After reviewing all available migration data on new and used bottles as well as other polycarbonate articles, the European Commission's Scientific Committee on Food concluded,

    "There is no significant effect from repeated-use, abrasion, heating, or chemical sterilization of these plastic articles." (SCF, 2002)

    Water Bottles

    In the US FDA study, water from several 5-gallon polycarbonate bottles from a bottled water supplier was analyzed with a detection limit of 0.05 parts per billion. In water that had been stored in the bottles for up to 39 weeks, BPA was found only at very low levels ranging from 0.1 to 4.7 parts per billion.


    The Japanese NIHS study evaluated several mugs and ricebowls along with a measuring cup. As with baby bottles, water and 20% ethanol were used as food simulants, which allowed a 0.5 part per billion limit of detection.

    No BPA was detected after 3 of 5 articles were exposed to either water (95oC for 30 minutes) or 20% ethanol (60oC for 30 minutes). Migration of BPA was observed from the other 2 articles, but only at levels below 5 parts per billion.

    Molded Discs or Cut Pieces

    In addition to evaluation of whole baby bottles, the US FDA study also tested migration from baby bottles that had been cut into pieces.

    The pieces were immersed in a simulant (either water or 10% ethanol), heated to 100oC for 30 minutes and refrigerated for 72 hours. For both simulants, the amount of BPA detected was estimated to be equivalent to migration of approximately 2 ng/ml (equal to 2 parts per billion) from a whole baby bottle. The authors of the US FDA study concluded,

    "When whole PC baby bottles were tested by using typical fill conditions and less severe, normal use conditions, neither BPA migration nor hydrolysis were observed (limit of detection was 2 ng/ml)."

    The Society of the Plastics Industry, Inc. conducted a study (Howe and Borodinsky, 1998) to measure migration from molded discs that were prepared from a blend of polycarbonate resin from three American manufacturers.

    The three resins were blended and pressed into small discs such that all surfaces were similar to that of a finished polycarbonate product.

    The study was conducted according to procedures developed by the US FDA (FDA, 1995, revised 2002) and performed using storage time and temperature conditions recommended by the US FDA.

    The discs were immersed in food simulating solvents (water, 3% acetic acid, 10% ethanol, coconut oil) and held at 212oF for 6 hours or at 120oF for 10 days. No BPA migration was detected in any of the samples with a 5 part per billion limit of detection.

    Potential Exposure and Margin of Safety

    The potential dietary exposure to BPA from polycarbonate products that contact food and beverage can be estimated using procedures recommended by the US FDA (FDA, 2002):

    dietary concentration = CF x [(fwater-based x Mwater-based) + (facidic x Macidic)
    + (flow alcohol x Mlow alcohol) + (ffatty x Mfatty)]

    In this equation, "CF" is the "consumption factor," the fraction of the average individual's diet that is likely to contact a specific type of food-contact material, such as polycarbonate plastic.

    Also in this equation, "f" is the "food-type distribution factor", the fraction of each food or beverage type that contacts the material, "M" is the migration value for that type of food in contact with the material, and the type is indicated by the subscript description (water-based, acidic, low (<15%) alcohol or fatty).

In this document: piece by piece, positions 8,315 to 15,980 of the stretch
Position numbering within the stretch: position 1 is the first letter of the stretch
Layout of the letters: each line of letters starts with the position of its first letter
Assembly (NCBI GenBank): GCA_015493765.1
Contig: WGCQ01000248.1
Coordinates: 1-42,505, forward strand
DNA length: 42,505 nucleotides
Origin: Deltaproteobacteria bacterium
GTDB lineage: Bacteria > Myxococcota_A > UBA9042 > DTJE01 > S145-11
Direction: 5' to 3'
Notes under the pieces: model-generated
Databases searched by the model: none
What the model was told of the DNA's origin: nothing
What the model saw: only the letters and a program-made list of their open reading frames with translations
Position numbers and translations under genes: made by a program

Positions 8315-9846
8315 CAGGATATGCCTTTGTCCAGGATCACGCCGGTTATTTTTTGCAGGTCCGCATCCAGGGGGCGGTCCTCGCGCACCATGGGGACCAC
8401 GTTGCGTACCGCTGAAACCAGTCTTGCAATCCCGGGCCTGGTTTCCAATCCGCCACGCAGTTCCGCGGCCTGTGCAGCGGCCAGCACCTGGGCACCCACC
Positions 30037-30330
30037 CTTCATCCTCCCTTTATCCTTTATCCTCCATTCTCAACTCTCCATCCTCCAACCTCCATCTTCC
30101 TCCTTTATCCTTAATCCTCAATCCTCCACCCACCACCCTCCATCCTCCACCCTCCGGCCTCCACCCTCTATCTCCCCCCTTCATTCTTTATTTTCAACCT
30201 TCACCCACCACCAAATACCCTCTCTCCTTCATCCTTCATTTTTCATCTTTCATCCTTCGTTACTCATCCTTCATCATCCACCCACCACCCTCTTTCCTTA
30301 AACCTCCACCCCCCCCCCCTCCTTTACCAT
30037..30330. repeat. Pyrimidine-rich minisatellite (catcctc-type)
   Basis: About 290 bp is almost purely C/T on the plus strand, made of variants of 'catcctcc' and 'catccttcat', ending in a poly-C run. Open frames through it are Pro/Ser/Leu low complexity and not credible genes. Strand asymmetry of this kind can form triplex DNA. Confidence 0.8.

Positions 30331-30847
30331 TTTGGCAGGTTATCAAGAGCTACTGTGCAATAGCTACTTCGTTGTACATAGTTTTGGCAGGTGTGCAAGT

Migration testing under conditions that are typical of how polycarbonate products are actually used indicates that migration of BPA, when it is detected at all, is generally less than 5 parts per billion. This value (<5 parts per billion) can then be used as the M value for each food type.

    Standard or "default" values for CF and f are prescribed by the US FDA (FDA, 2002) for food-contact materials for which actual consumer usage data is not available. The default f values for polycarbonate are 0.97, 0.01, 0.01 and 0.01 for water-based, acidic, low alcohol and fatty foods and beverages, respectively.

    With these parameters, the average concentration of BPA in all food and beverages that contact polycarbonate is <5 parts per billion.

    Polycarbonate plastic is classified in the "all other" category for which the CF value is 0.05, corresponding to the estimate that a maximum of 5% of the food and beverages consumed in an average diet are in contact with polycarbonate.

    Thus, the potential concentration of BPA in the entire diet from food and beverages that contact polycarbonate is <0.25 parts per billion.

    According to FDA, the average individual consumes 3000 grams of food and beverages per day. Based on this value, the potential dietary concentration of <0.25 parts per billion corresponds to a potential daily intake of <0.00075 milligrams per person per day.

    Based on FDA's estimate that a typical individual weighs 60 kilograms, the estimated dietary intake of BPA is <0.0000125 milligrams per kilogram body weight per day.

    This level is more than 4000 times lower than the maximum acceptable or "reference" dose for BPA of 0.05 milligrams per kilogram body weight per day established by the U.S. Environmental Protection Agency (EPA, 1993).

    When the dietary intake of BPA from polycarbonate is combined with other sources of dietary exposure to BPA, the total dietary intake of BPA (<0.00012 milligrams per kilogram body weight per day) from all sources is still more than 400 times lower than the reference dose (BPA INFO, 2002).

    The reference dose is defined by the US EPA as an estimate of a daily oral exposure to the human population (including sensitive subgroups) that is likely to be without an appreciable risk of deleterious effects during a lifetime.